New British Prime Minister Theresa May announced six members of her Cabinet Wednesday.

Amid a sweeping crackdown on dissent in Egypt, security forces have forcibly disappeared hundreds of people since the beginning of 2015, according to a new report from Amnesty International.

It's an "unprecedented spike," the group says, with an average of three or four people disappeared every day.

The Republican Party, as it prepares for its convention next week has checked off item No. 1 on its housekeeping list — drafting a party platform. The document reflects the conservative views of its authors, many of whom are party activists. So don't look for any concessions to changing views among the broader public on key social issues.

Many public figures who took to Twitter and Facebook following the murder of five police officers in Dallas have faced public blowback and, in some cases, found their employers less than forgiving about inflammatory and sometimes hateful online comments.

As Venezuela unravels — with shortages of food and medicine, as well as runaway inflation — President Nicolas Maduro is increasingly unpopular. But he's still holding onto power.

"The truth in Venezuela is there is real hunger. We are hungry," says a man who has invited me into his house in the northwestern city of Maracaibo, but doesn't want his name used for fear of reprisals by the government.

The wiry man paces angrily as he speaks. It wasn't always this way, he says, showing how loose his pants are now.

Ask a typical teenage girl about the latest slang and girl crushes and you might get answers like "spilling the tea" and Taylor Swift. But at the Girl Up Leadership Summit in Washington, D.C., the answers were "intersectional feminism" — the idea that there's no one-size-fits-all definition of feminism — and U.N. climate chief Christiana Figueres.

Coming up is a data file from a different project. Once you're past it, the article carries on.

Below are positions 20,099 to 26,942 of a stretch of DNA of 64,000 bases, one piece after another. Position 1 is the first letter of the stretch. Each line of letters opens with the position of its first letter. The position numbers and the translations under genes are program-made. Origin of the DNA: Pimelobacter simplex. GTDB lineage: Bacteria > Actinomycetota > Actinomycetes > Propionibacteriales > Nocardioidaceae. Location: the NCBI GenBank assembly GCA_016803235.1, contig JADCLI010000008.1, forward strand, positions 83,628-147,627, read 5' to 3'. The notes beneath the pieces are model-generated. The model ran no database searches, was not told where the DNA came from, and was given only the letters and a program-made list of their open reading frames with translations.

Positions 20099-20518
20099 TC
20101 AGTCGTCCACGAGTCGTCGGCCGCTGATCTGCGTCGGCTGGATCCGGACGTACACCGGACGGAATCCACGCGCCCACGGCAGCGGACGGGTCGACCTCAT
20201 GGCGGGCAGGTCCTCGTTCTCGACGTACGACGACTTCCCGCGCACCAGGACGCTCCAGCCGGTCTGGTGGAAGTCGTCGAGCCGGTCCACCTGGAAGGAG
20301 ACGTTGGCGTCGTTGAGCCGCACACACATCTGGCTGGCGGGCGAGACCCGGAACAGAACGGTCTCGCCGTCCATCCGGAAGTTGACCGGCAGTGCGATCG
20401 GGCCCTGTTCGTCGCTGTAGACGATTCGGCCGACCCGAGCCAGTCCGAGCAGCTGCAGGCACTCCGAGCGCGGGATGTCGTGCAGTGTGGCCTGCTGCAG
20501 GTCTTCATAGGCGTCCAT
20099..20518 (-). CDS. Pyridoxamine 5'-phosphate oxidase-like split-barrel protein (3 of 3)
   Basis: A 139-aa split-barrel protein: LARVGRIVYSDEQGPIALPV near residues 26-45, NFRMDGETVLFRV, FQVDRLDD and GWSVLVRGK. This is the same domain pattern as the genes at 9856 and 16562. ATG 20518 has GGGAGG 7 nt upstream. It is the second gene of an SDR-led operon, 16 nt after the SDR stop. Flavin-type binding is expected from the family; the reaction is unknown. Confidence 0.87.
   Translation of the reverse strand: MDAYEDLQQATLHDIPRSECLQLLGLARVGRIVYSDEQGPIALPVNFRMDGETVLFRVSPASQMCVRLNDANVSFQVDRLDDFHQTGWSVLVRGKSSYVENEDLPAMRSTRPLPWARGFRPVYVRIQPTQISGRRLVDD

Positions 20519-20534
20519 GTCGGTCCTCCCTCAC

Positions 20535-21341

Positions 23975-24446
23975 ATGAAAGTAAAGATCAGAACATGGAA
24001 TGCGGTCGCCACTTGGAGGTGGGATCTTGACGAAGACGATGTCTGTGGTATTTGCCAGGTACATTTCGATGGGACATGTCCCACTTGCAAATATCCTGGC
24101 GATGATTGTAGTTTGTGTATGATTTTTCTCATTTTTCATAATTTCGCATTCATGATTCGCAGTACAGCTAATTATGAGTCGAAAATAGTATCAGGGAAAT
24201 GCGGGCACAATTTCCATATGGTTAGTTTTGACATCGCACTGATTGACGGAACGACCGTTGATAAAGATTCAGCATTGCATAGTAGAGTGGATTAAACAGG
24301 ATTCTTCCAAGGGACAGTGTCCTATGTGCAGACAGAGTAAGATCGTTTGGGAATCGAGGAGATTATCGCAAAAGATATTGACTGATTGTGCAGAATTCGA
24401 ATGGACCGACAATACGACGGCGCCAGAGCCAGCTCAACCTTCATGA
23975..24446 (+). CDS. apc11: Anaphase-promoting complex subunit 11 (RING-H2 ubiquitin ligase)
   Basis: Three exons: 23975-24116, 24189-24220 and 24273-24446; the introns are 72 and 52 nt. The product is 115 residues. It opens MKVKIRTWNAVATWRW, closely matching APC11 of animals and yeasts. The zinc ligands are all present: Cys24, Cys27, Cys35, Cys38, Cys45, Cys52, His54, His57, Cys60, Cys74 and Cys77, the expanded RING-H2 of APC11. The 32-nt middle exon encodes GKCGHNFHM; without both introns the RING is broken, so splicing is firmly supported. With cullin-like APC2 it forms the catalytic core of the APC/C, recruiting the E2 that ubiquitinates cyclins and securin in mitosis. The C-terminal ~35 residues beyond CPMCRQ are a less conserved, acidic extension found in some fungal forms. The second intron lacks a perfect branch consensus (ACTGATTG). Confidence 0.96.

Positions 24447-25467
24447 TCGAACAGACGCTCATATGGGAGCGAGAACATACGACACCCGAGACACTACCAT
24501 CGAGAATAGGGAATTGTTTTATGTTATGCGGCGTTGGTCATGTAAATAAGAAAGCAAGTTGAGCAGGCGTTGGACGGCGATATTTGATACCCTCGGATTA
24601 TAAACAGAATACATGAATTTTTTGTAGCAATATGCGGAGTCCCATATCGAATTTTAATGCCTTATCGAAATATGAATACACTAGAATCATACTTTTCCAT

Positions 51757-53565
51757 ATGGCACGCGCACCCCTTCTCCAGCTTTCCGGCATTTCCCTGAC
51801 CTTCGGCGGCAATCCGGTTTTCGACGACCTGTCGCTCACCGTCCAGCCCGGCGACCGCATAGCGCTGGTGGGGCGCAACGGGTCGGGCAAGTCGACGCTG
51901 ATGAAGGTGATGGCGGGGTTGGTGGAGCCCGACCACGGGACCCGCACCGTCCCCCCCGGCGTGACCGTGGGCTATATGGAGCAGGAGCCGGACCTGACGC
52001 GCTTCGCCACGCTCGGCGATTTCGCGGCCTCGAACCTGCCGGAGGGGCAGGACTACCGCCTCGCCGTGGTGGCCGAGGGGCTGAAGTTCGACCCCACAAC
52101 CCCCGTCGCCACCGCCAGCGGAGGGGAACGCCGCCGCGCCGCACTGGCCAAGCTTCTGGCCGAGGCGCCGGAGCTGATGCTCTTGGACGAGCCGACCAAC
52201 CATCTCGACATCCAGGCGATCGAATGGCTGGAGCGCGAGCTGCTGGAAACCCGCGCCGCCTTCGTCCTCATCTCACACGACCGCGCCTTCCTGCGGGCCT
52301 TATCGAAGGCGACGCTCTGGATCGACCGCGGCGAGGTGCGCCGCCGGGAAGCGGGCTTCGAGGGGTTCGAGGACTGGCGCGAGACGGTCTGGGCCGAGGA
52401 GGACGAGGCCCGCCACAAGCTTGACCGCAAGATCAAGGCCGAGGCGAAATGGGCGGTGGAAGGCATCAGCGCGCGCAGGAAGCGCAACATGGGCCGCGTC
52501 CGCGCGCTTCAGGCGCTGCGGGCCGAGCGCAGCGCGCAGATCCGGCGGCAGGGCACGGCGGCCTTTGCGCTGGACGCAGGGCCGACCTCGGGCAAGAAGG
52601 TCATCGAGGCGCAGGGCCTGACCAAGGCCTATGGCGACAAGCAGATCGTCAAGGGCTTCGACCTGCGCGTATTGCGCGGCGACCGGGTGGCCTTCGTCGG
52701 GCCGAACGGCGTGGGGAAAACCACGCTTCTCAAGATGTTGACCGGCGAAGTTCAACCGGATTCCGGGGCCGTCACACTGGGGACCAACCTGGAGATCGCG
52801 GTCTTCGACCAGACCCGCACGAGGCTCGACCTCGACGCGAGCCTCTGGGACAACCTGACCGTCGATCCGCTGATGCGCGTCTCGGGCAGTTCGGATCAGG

Copyright 2016 NPR. To see more, visit http://www.npr.org/.

Copyright 2016 NPR. To see more, visit http://www.npr.org/.

Copyright 2016 NPR. To see more, visit http://www.npr.org/.

Copyright 2016 NPR. To see more, visit http://www.npr.org/.

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WVAS Local News

Aug 28, 2013

All available troopers will be on Alabama's highways and interstates during the upcoming Labor Day Holiday weekend.  Authorities plan to crack down on impaired drivers, aggressive driving and seatbelt use.  The state will also participate in a national effort to protect the public from unsafe motor-coach operators.  The holiday weekend begins Friday at 6 p.m. and ends midnight Monday. 

Medicaid Repayment

The federal government says Alabama should repay almost $90 million in Medicaid funding.  A report from the Office of Inspector General says the federal government gave Alabama too much Medicaid bonus money in 2009 and 2010.  The report says that's because the state Medicaid agency used improper calculations to compute how many children participated in the program.  State Health Officer Don Williamson says the state agency made what he calls an "honest mistake" that resulted in the state's report being off by about 90,000 children.  Williamson says the state will hold negotiations to avoid having to repay the entire $88 million. 

Library Donation

The Montgomery City-County Library is transferring its reference materials into digital platforms and donating the books to Montgomery Public Schools.  The books are worth more than $800,000 dollars.  The books range from contemporary literature to Shakespearean criticism. 

Faulkner Shooting

Montgomery Police have released the name of the man arrested in Tuesday's shooting at Faulkner University.  37-year-old Reginald Brown reportedly came onto the campus and shot his wife, a maintenance worker there, just before noon.  The 34-year-old victim's name has not been released.  She was recently listed in stable but serious condition.  Brown has been charged with attempted murder and placed in the Montgomery County Detention Facility under $516,000 bond.